Co-authored with Wendy Speake, this book is specifically for the creative mom who wonders why on earth God designed her creative, and then gave her children. It’s full of encouragement and stories of renaissance moms who are impacting the world with their art, oftentimes with little ones by their side.

As a special incentive, if you buy your copy by the end of September you will receive a free pdf downloadable that expands more on how to turn your creative hobby into a thriving business. Offering practical tools that will help you take your art to the next level, this is the encouragement you need to move forward toward your creative pursuits.

Purchase your copy of Life Creative now, then come back and fill out the form to receive your free pdf downloadable.

*affiliate link included

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Life Creative Order Bonus: 5 Steps To Turn Your Creative Hobby into a Thriving Business

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Business and Art: A Series in Five Parts

The Business of Art

I sat down heavy on the bed, tears pricking at the corners of my eyes as the emotions of the entire experience threatened to swallow me whole.

I was alone at a conference for bloggers and writers, and I’d never felt more out of place in my life. When I left for the weekend, I had big plans.

I’d network with the right people immediately, and we’d all share drinks and swap business advice like old friends by the end of the weekend. I would sniff out the best opportunities for writers like me who wanted to take her career to the next level, and I’d pounce on them like a lioness in the wild.

Oh, I had big plans. Maybe they were a little too big.

It was the final morning of the conference, and I was tired of trying. I’d made attempt after uncomfortable attempt to mingle with others only to feel the sting of rejection. Turns out a lot of people had met up with girlfriends for the weekend and there wasn’t space for a shy outsider with poor conversational skills.

There seemed to be plenty of opportunities to network at this conference, but I wasn’t finding them fast enough. Always a few minutes too late, I felt dejected, frustrated, and confirmed in my assumption that I simply wasn’t cut out for the “business”.

“You’re not cutthroat. You’re too sensitive. You’re not nearly confident enough. And let’s face it, you’re really not that good.”

All the lies of the enemy rolled through my head on that final morning as I wondered if I should simply shut down my blog and quit dreaming of more. I had three little kids at that point, so maybe motherhood was all that was meant for me.

Wasn’t that enough?

There’s more to this story, of course. It’s been four years since that lonely morning in my hotel room, but something happened on my last day of the conference that would eventually lead me to today.

I’ll tell you all about it another day. *wink*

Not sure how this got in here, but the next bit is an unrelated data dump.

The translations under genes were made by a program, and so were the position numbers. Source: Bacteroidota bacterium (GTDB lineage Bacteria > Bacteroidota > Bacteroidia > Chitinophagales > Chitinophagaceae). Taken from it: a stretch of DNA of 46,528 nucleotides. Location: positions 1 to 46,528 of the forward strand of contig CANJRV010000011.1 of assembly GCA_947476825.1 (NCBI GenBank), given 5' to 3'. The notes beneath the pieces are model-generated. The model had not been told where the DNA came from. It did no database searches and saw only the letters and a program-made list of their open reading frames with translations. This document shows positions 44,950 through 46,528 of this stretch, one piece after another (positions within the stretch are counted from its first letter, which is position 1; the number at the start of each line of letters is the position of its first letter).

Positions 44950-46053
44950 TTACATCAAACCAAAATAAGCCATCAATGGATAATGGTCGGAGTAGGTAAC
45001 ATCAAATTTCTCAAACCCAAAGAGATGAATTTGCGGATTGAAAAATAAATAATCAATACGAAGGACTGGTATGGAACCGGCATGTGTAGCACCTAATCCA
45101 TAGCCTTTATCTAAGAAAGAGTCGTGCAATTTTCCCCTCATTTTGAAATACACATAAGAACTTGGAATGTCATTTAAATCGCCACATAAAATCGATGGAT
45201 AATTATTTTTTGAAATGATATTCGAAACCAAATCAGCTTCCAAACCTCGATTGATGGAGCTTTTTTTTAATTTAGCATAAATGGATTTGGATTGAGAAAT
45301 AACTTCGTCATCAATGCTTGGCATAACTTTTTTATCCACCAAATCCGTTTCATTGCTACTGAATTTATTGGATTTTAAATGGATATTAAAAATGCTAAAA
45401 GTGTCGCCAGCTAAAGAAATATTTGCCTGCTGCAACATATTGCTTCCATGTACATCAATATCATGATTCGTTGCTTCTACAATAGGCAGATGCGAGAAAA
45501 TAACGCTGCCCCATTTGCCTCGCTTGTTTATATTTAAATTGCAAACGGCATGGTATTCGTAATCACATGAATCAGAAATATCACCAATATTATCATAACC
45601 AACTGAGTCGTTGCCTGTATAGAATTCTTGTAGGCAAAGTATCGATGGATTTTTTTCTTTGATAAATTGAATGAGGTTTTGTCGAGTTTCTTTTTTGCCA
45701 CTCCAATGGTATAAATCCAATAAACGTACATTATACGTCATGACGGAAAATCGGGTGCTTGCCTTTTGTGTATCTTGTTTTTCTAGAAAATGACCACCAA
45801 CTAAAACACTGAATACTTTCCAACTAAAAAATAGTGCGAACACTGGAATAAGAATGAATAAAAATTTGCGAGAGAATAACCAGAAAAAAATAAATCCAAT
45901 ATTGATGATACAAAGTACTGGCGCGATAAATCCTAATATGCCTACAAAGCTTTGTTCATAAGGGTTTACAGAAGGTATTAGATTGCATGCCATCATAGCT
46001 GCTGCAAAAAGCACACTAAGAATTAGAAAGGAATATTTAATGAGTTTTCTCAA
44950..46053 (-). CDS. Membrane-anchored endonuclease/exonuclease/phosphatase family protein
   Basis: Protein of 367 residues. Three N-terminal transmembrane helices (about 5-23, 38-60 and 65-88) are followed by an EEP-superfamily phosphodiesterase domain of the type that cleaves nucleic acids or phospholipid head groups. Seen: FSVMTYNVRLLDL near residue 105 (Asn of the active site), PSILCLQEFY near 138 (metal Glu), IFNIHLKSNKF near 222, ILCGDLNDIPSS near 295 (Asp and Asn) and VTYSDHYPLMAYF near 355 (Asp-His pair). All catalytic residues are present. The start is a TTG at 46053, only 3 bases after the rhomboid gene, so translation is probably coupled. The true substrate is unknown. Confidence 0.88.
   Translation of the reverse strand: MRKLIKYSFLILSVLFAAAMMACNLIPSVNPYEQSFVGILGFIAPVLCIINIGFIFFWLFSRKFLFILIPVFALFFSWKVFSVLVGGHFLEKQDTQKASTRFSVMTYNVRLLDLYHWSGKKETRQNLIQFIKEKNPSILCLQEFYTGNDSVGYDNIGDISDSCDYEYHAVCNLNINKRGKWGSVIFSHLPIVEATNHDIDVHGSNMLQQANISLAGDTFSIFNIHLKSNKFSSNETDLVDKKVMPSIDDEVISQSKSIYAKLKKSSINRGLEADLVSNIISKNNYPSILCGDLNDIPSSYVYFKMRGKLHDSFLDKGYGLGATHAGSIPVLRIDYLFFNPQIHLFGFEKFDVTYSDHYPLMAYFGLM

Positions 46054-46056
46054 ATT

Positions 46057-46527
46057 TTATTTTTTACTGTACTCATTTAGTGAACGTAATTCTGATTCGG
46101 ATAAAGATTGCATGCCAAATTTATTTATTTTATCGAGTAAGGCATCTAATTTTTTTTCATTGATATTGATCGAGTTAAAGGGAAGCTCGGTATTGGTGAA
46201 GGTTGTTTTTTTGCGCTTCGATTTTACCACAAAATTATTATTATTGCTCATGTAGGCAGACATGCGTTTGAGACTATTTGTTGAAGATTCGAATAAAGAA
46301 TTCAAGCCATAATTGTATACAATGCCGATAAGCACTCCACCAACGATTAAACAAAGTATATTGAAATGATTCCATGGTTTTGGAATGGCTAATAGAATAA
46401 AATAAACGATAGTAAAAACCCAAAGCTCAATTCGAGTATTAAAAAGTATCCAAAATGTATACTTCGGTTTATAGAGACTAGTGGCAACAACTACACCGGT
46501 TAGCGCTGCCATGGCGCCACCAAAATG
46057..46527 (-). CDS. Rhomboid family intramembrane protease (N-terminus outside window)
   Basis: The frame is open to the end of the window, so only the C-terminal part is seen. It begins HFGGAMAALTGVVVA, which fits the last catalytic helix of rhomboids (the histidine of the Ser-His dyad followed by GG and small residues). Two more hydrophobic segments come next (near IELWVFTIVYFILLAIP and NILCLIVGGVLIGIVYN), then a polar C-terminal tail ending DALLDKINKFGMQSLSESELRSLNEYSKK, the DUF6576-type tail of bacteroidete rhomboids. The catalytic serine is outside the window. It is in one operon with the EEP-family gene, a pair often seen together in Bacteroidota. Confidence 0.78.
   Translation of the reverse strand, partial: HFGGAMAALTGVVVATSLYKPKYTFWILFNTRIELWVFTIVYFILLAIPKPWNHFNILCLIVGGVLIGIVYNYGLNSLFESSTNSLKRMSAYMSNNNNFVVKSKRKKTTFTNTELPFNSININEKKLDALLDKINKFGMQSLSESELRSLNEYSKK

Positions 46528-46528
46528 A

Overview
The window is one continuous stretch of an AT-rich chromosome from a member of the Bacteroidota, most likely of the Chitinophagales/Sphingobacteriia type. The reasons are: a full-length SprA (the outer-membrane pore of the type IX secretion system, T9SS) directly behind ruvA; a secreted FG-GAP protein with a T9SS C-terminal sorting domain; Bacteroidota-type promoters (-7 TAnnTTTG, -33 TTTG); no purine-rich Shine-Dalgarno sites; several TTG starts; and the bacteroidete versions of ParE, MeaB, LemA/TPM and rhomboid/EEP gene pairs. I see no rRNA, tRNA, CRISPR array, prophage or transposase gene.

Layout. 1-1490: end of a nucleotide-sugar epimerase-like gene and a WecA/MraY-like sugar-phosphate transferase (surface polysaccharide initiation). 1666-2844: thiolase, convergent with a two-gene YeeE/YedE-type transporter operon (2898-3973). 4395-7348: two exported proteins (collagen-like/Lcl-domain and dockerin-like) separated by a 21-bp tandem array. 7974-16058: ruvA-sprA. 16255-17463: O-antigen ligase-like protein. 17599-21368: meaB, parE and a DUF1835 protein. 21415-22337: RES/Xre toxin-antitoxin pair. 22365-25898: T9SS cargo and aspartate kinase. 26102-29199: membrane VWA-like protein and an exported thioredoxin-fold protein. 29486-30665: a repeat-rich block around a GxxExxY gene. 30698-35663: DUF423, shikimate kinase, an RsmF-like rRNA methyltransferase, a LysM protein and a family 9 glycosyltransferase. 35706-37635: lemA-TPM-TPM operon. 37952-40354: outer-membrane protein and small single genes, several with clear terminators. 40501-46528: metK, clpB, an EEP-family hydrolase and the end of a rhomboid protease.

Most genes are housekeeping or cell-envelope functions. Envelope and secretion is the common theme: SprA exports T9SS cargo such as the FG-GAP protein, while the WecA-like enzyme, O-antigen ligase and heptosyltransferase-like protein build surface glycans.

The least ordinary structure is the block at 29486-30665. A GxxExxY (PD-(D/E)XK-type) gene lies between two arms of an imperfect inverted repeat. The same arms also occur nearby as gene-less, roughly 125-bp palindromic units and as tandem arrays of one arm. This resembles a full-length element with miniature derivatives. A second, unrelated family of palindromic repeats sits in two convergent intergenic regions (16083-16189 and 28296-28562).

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For the next few weeks, I’ll be discussing ways that you can turn your creative hobby into something more. Maybe it’s a business, a ministry, or simply a tool to bless others. I want you to walk away with the tools necessary to take your skill to the next level.

The first step in this journey is simple, and yet it’s so very hard.

Turning Your Creative Hobby into a Business Starts with Confidence.

Believe yourself worthy of the task. You have been uniquely gifted by a Creative God with certain skills and talents. They are not like anyone else’s, because they were knit specifically into you for the good works He has planned.

Trust in your unique God design, and believe yourself worthy of the dream.

Taking this step may be uncomfortable, particularly if you’re an awkward people person like myself. (If you’re an outgoing sanguine who loves a room full of strangers, consider yourself greatly blessed.)

A few things to consider in this first step

1.) What is your creative hobby?

2.) Do you have dreams beyond simply creating for fun? (It’s okay if the answer to this question is no. Sometimes a hobby is simply a hobby. More on that later.)

3.) If you long to take your creative hobby to the next level, whether it be starting a business, expanding it beyond the walls of your home, or using it to impact someone in need, what’s one step you could take this week to make that happen?

4.) What scares you about turning your creative hobby into a business?

The first step is always the hardest in any endeavor. The point is never to aim for perfection from the beginning, but rather to simply take the step, however fumbling it may be.

The Business of Art

Join me the rest of September as we continue to discuss how to take your creative hobby to the next level. Subscribe to my blog in the box to the right so that these posts will appear directly in your inbox!

Part Two: Invite Yourself to the Party

Part Three: Maintain Perspective

Part Four: Treat It Like a Business

Part Five: Finding Your When

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LC-BookCoverThis series is inspired by my upcoming book Life Creative: Inspiration for Today’s Renaissance Mom. *